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The Auto Conform ProcessThe Agony and the Ecstacy
The Digital Intermediate (DI) process required the introduction of computers into the color timing of a feature film. That was the point. The fact that the entire feature film was now being digitized, manipulated, and color timed on a computer also opened the door to a whole new option - auto conforming the film. While a glittering business opportunity for all parties, the agony of auto conforming for the DI studio is a painful increase in the complexity of doing the job, while the ecstasy for the client is the many marvelous benefits. When deciding whether to go for the auto conform process or the more traditional conformed negative process, the savvy client will want to know the payoff and pain of each option.
One of the essential steps in making a feature film is "conforming", the process of cutting the selected shots out of the original camera negatives and splicing them together to create the final edited version of the movie. Before computers were introduced to the editing process this was done by making a projectable print from the camera negative (called "dailies" or "rushes") then cutting the selected scenes out of these prints and splicing them together to make an edited version of the movie. After many iterations, the edits were finalized (i.e. the picture is "locked" ) then the precious, irreplaceable camera negative was cut by negative cutters and spliced together so that the original negative "conformed" to the version made by splicing the prints together. This conformed negative was then taken to a film lab for color timing using the "wet" process of chemicals and exposure lights.
Starting in 1989 the editing process for movies became computerized with the introduction of the Avid editing system. The film is first transferred to video, then digitized into the computer where all of the scenes can be randomly accessed by the editor. The movie is edited in video so that the edits can be revised in seconds and the new version viewed instantly on a TV monitor - a vast improvement over cutting up prints, splicing them together, then running off to view the new version in a screening room. Once the picture is locked, the Avid can print out a list of the camera rolls and keycodes from the original camera negative that was used to make the video version. This list is then given to a negative cutter who cuts up the precious and irreplaceable camera negative and splices it together to conform it to the Avid editing list. This conformed negative is then taken to a film lab for color timing using the wet process.
While we had computerized the decision making process of editing a film, the physical editing of the negative into a conformed reel remained unchanged from the last 100 years of filmmaking.
Fast forward to the year 2000 when the Digital Intermediate process was introduced.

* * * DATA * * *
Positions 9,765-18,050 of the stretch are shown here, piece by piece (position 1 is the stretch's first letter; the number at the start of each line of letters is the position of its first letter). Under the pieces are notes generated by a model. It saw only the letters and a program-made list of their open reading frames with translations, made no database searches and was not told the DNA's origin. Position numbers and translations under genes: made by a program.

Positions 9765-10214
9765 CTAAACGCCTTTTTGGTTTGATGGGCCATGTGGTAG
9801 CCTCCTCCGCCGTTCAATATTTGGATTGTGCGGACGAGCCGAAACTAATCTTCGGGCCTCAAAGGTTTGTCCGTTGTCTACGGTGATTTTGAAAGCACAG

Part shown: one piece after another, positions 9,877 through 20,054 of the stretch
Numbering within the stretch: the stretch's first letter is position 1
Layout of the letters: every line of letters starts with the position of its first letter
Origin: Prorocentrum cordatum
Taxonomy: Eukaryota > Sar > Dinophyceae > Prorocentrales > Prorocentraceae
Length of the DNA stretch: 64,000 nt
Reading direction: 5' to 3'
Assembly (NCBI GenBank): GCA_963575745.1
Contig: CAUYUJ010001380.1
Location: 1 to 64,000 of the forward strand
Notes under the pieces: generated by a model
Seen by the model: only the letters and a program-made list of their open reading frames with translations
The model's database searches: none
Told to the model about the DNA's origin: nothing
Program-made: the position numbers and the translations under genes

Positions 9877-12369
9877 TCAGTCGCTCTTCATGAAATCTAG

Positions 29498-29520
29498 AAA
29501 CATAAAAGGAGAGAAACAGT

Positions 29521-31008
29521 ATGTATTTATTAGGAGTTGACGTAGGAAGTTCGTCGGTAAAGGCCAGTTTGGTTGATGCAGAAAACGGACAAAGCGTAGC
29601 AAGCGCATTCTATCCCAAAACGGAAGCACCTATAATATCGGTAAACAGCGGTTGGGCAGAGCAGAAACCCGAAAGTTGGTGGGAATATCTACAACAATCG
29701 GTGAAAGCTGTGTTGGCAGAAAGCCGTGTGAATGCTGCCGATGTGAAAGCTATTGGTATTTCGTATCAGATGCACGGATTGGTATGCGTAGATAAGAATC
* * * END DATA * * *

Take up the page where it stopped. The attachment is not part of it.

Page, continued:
Now the entire feature film could be digitized and color timed in a computer, a vast improvement in creative control and accuracy compared to color timing in a lab. However, the movie was still being conformed by cutting up the precious and irreplaceable camera negative and splicing it together. In fact, the exact same conformed camera rolls were delivered to the Digital Intermediate studio that would have been delivered to the lab for conventional color timing using the wet process.
Today, however, a dazzling new option is becoming available to the filmmaker, the "auto conform" process. Instead of delivering a conformed negative to the DI studio, all of the original uncut camera rolls can be delivered along with a computer generated assemble list. The final movie is then conformed automatically, or "auto conformed", by the DI computer. This electronically conformed version of the movie is then color timed and output to film without cutting up the precious and irreplaceable camera negative. Not only that, last minute changes become simple - just scan the newly selected scene and digitally drop it into the movie. There is also the added bonus that the camera negative is left totally pristine and uncut for any future repurposing.
As wonderful as the auto conform process is for the client, it is equally agonizing for the DI studio to provide because it dramatically raises the complexity and difficulty of delivering a Digital Intermediate. With the conformed negative approach all that the client delivered to the DI studio was the 10 to 12 one thousand foot rolls of conformed negative. Each 1000 foot roll was placed on the film scanner, the scanner operator punched "go" and headed for the cappuccino machine while the scanner ran for 12 hours or so before the next reel was loaded. When the negative scanning was done, all you had to do was drop in the digital effects shots and titles and conform them by hand. Since there were typically only a few dozen of these shots, it was no big deal.
With the auto conform process, all of the original camera rolls that had any scenes used in the movie have to be delivered. This is typically 400 or 500 camera rolls. A bit of a shipping, inventory, storage, and liability problem, but manageable. But now we can't just mount a 1000 foot reel on the scanner and walk away. Each of the 400 or 500 camera rolls has to be scanned - after it has been ultrasonically cleaned, of course. There might be from one to ten selects to scan from a given camera roll, so somehow the scanner must be told exactly where to start, how many frames to scan, then where to go to get the next shot. The scanner must "fast forward" to the next shot, and while it is fast forwarding it is not scanning, and when it is not scanning it is not making money.
Not only do we now have to scan all the little bits from each of 400 or 500 camera rolls, each frame must be appropriately named or numbered to identify exactly where it came from so later it can be electronically conformed. With the conformed negative method all the frames were already in place and in the right order. They could simply be numbered from 1 to 16,000 or so (16 frames per foot for 1000 feet) at scanning time and color timed. The auto conform process requires each frame to be properly identified so that it can be fetched later and dropped into its proper location in the reel by the computer.